Tuesdays with Moron: Chatological Humor Update

Apr 16, 2013

Every Tuesday, Gene publishes weekly updates to his chats.

- Gene's latest chat

On one Tuesday each month, Gene is online to take your questions and abuse. He will chat about anything. Although this chat is sometimes updated between live shows, it is not and never will be a "blog," even though many persons keep making that mistake. One reason for the confusion is the Underpants Paradox: Blogs, like underpants, contain "threads," whereas this chat contains no "threads" but, like underpants, does sometimes get funky and inexcusable.

Greetings, update readers.  I have just discovered, and now wish to share, the following facts:

A "paddywhack" (combined with the "knick-knack" in the children's song "This Old Man") refers to a strong elastic nuchal ligament or tendon in the midline of the neck of sheep or cows, which relieves the animal of the weight of its head.   It a tough fiber, thought to have once been used in Britain as a disciplinary whip on children; a "paddywhack" is a spanking.  

If you find this disturbing, I urge you to stop reading, for this will only get worse.  We are about to enter the depraved dungeon that is the song itself.    

First, "one" and "thumb" do not rhyme.   Neither does the most common variant,  "drum."    "Bun" was available to the creator of this song -- but as we will see, an image of a foodstuff or an old lady's gray hair did not meet his perverse needs.  This had to be about children, and their bodies.

Second, as the father of a veterinarian, I can assure you that giving a dog ten bones in the space of two minutes is highly irresponsible.  It amounts to animal cruelty. (Or is it possible that a different sort of "bone" was being administered?)

But most alarming is that in an era of rampant child abuse, allowing an old man to "play knick-knack" on parts of one's body is a recipe for disaster; in fact, it might well provide a cover for an old man intent on mischief to propose an action he defines as "knick-knack" -- the mind reels in discomfort -- and justify it with the song.

If you have any doubts about the latent evil in this song, I urge you to watch this youtube video, in which The Old Man is presented as a senile old fool -- face frozen in a vacant leer -- doing God Knows What to the young female protagonist.   The action portrayed in verse three is almost indescribably lewd; where his gaze falls, and why he has positioned himself thus, can be reliably surmised.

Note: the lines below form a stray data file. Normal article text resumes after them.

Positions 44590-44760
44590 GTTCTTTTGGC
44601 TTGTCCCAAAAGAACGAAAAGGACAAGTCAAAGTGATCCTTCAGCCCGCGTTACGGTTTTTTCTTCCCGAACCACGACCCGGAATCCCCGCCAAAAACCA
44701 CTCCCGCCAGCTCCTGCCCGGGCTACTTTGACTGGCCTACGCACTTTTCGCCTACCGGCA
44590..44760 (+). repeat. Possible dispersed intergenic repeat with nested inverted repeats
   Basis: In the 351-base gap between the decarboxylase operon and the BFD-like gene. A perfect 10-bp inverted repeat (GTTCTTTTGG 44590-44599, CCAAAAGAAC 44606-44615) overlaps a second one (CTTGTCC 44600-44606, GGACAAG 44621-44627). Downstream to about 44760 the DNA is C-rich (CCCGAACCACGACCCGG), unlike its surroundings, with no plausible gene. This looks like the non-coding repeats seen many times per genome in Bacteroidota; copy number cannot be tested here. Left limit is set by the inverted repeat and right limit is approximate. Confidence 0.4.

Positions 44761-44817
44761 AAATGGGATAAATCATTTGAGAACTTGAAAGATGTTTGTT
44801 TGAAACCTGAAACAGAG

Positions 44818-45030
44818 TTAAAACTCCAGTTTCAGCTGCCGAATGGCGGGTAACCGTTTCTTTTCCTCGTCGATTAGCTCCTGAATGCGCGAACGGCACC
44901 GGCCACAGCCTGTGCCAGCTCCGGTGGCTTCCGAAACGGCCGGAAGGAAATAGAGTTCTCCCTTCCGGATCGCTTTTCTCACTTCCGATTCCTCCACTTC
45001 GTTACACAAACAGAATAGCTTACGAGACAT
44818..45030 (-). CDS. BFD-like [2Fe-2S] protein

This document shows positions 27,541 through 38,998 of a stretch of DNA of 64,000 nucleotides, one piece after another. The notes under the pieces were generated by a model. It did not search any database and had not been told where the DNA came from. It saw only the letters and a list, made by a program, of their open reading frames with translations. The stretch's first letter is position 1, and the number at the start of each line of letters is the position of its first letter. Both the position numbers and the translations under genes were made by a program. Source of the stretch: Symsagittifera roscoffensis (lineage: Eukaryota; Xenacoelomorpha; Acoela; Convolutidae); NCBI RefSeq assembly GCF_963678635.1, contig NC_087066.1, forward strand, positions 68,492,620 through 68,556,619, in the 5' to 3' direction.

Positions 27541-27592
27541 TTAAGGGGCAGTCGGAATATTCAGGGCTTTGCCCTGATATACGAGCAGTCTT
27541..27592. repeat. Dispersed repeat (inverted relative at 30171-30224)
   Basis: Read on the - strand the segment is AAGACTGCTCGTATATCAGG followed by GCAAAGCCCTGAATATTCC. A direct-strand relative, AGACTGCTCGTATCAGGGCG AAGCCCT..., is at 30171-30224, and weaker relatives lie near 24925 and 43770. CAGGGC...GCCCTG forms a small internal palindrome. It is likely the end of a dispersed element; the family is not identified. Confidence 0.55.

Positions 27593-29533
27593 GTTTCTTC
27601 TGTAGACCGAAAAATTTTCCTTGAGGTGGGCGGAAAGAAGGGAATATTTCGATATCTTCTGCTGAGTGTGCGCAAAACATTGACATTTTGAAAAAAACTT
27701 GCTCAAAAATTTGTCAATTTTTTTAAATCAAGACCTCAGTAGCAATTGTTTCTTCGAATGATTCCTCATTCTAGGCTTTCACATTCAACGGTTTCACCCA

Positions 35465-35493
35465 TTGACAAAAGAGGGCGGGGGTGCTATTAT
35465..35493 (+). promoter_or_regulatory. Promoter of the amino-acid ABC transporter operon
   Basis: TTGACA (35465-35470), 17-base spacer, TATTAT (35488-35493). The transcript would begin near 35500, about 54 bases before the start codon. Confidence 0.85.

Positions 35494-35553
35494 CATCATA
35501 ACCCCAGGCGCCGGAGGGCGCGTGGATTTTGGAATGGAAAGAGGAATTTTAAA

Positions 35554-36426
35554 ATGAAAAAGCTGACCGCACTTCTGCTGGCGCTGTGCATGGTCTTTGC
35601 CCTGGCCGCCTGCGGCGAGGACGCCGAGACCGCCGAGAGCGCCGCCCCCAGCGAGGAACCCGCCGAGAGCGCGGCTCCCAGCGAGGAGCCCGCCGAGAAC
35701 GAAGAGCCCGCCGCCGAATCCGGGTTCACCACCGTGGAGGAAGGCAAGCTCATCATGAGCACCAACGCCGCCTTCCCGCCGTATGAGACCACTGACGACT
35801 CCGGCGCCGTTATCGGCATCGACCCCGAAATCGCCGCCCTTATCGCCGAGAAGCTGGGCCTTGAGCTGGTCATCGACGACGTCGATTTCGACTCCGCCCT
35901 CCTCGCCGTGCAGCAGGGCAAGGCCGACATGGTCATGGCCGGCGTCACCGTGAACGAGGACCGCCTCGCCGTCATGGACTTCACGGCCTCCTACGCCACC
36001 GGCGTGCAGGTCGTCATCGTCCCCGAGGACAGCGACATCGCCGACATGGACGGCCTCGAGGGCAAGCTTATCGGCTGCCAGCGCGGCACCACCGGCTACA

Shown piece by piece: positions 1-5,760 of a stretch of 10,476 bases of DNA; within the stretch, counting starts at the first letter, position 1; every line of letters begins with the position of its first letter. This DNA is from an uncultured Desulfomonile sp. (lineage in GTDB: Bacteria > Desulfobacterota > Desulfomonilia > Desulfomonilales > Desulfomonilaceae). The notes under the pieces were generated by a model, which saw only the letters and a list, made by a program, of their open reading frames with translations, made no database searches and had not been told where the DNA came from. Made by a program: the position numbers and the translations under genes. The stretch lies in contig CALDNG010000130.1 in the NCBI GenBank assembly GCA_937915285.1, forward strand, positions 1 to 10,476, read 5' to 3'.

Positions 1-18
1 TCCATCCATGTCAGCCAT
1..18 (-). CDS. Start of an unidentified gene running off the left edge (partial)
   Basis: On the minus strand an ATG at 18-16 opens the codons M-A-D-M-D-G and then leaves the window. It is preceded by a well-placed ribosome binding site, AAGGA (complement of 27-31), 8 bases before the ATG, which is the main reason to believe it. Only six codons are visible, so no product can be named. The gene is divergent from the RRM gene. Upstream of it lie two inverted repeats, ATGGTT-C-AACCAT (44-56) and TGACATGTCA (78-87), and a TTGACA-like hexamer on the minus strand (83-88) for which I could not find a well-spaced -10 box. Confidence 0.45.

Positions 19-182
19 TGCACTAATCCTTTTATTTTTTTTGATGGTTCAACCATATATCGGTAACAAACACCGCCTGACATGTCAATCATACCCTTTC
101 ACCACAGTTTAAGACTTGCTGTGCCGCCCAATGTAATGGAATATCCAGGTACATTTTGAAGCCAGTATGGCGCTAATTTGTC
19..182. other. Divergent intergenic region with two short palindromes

In verse five, the old man plays knick-knack on the child's "hive."   Do you know any children with a "hive"?   Nor do I.   Can this possibly be metaphorical, referencing something else that is roughly triangulate in shape with a hole at the bottom?  I will say no more.

In verse seven, the Old Man briefly enters Heaven to do his knick-knacking mischief.  Somehow he returns -- presumably as the undead --  in verse eight, only to assault the young singer's front gate.  He is coming for her, and reaches her by verse nine, where we are informed that he is now all over her back, knick-knacking her SPINE. 

There is no online representation of this song that does not show evidence of both senility and sexual depravity.  In this one, for example, in the very first verse, as the singer is clearly informing us that the Old Man is playing knick-knack on her "drum," we see him inanely knick-knacking her thumb.  In this particular version, the Old Man rolls home on a unicycle, but the seat is clearly jammed way up between his buttocks in an anatomically improbable -- and inevitably painful -- way.    He is smiling as he rides.  

I am sorry to go here, but this sort of sick perineal masochism reminds me of the original Old Man, Albert Fish, who derived pleasure from inserting needles into sensitive parts of his body, and also turning himself into a human cigarette lighter by placing a gas-soaked cotton wick into a tender orifice, and lighting it afire.  Oh, yes, Mr. Fish also killed and ate children.   He probably first played knick-knack with them.

All that is implicit in this terrible, terrible song. Please spread the truth about it.   Thank you. 

See you next week in the updates.

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Gene Weingarten
Gene Weingarten is the humor writer for The Washington Post. His column, Below the Beltway, has appeared weekly in the Post's Sunday magazine since July 2000 and has been distributed nationwide on The Los Angeles Times-Washington Post News Service. He was awarded the 2008 Pulitzer Prize for Feature Writing.
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